Informational references, too, come with different shadings. At the end of Nabokov's short story "Music," the unmusical protagonist asks an acquaintance what piece he's been listening to. "'What you will,' said Boke in the apprehensive whisper of a rank outsider. '"A Maiden's Prayer," or the "Kreutzer Sonata." Whatever you will'" (Nabokov Stories 337). The failure to distinguish between the kitsch of a salon perennial and the sophistication of one of the towering classics of the 19th century would, in a work by Proust or Chekhov, be a fairly clear signal; and even here, I suspect, we're intended to look down at Boke. But Nabokov himself was notoriously unmusical--and more or less proud of it to boot. "I am indifferent to ... music. When I go to a concert all that matters to me is the reflection of the hands of the pianist on the lacquer of the instrument" (Nabokov "Master" 68). And the tendency of his protagonist--whose name not coincidentally begins with "V"--to engage in the same visual activity, rather than to listen to the music, complicates the meaning of his disengagement. Add to this the Nabokovian echo in "Boke" and the possibility of a secondary reference to Tolstoy's novella The Kreutzer Sonata (which shreds Beethoven mercilessly), and the informational implications of the reference begin to spiral out of control.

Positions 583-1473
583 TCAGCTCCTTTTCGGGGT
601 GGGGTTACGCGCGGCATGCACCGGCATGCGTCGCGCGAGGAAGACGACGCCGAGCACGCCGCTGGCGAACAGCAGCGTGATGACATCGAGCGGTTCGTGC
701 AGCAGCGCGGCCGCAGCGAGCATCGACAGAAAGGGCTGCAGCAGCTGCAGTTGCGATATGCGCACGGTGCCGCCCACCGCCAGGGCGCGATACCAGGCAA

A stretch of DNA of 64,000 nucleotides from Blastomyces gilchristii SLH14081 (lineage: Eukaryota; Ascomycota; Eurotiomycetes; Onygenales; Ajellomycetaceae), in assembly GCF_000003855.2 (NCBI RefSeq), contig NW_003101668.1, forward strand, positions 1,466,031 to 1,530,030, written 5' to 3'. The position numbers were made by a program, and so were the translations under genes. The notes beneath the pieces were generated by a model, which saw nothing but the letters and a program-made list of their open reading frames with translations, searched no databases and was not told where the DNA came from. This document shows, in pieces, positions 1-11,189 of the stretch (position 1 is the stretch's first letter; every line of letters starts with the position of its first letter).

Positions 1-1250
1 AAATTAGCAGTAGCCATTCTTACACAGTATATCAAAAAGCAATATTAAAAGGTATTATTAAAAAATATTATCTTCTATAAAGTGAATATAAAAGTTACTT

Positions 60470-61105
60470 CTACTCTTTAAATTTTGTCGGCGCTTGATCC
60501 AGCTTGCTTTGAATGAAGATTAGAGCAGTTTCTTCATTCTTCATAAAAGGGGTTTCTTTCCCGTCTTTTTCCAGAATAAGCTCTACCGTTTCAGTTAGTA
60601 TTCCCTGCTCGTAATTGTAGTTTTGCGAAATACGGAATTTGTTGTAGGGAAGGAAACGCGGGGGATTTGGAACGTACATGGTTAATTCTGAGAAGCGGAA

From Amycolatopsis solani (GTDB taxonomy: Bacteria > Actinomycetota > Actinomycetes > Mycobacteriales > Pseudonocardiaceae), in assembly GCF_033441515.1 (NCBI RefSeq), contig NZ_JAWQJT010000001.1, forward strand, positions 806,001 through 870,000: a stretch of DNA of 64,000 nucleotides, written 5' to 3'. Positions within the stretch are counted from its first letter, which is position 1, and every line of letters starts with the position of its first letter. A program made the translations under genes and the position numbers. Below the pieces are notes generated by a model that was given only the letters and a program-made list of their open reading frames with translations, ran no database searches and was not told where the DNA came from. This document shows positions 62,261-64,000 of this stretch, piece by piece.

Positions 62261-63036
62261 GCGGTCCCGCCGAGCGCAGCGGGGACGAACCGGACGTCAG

Third, there are acts of indoctrination. If Proust is using Botticelli largely as a descriptive device in the case mentioned above, he's doing something rhetorically different when he points out the "little patch of yellow wall" in Vermeer's View of Delft, just before Bergotte dies (Proust Captive 244-45). Here he's trying to change the authorial audience's appreciation or evaluation of a particular work of art. Positive indoctrination increases our appreciation--as, for instance, when James Cain, in Career in C Major, explains the difficulties involved in performing the Quartet from Rigoletto. Negative indoctrination, in contrast, decreases appreciation, as when Tolstoy, as I've mentioned, tries to get us to see the horror of Beethoven in The Kreutzer Sonata. (x)